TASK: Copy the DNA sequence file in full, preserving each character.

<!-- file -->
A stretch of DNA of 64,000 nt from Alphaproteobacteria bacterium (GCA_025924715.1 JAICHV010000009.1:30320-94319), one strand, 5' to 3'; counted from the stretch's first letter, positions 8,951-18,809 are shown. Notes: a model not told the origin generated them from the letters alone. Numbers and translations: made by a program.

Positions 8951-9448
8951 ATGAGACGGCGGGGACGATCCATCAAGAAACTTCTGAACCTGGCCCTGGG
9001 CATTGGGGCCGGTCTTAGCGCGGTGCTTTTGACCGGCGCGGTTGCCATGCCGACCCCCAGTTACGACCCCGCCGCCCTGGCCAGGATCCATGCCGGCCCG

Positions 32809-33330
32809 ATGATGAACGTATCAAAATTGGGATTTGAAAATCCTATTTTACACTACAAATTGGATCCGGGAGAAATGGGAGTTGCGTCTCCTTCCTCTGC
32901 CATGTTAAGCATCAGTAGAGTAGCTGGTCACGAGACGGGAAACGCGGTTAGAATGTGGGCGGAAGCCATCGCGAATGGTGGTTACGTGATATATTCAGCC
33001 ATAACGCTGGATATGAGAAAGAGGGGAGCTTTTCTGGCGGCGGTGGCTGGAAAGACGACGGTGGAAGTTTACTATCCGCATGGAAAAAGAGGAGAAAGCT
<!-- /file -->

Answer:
A stretch of DNA of 64,000 nt from Alphaproteobacteria bacterium (GCA_025924715.1 JAICHV010000009.1:30320-94319), one strand, 5' to 3'; counted from the stretch's first letter, positions 8,951-18,809 are shown. Notes: a model not told the origin generated them from the letters alone. Numbers and translations: made by a program.

Positions 8951-9448
8951 ATGAGACGGCGGGGACGATCCATCAAGAAACTTCTGAACCTGGCCCTGGG
9001 CATTGGGGCCGGTCTTAGCGCGGTGCTTTTGACCGGCGCGGTTGCCATGCCGACCCCCAGTTACGACCCCGCCGCCCTGGCCAGGATCCATGCCGGCCCG

Positions 32809-33330
32809 ATGATGAACGTATCAAAATTGGGATTTGAAAATCCTATTTTACACTACAAATTGGATCCGGGAGAAATGGGAGTTGCGTCTCCTTCCTCTGC
32901 CATGTTAAGCATCAGTAGAGTAGCTGGTCACGAGACGGGAAACGCGGTTAGAATGTGGGCGGAAGCCATCGCGAATGGTGGTTACGTGATATATTCAGCC
33001 ATAACGCTGGATATGAGAAAGAGGGGAGCTTTTCTGGCGGCGGTGGCTGGAAAGACGACGGTGGAAGTTTACTATCCGCATGGAAAAAGAGGAGAAAGCT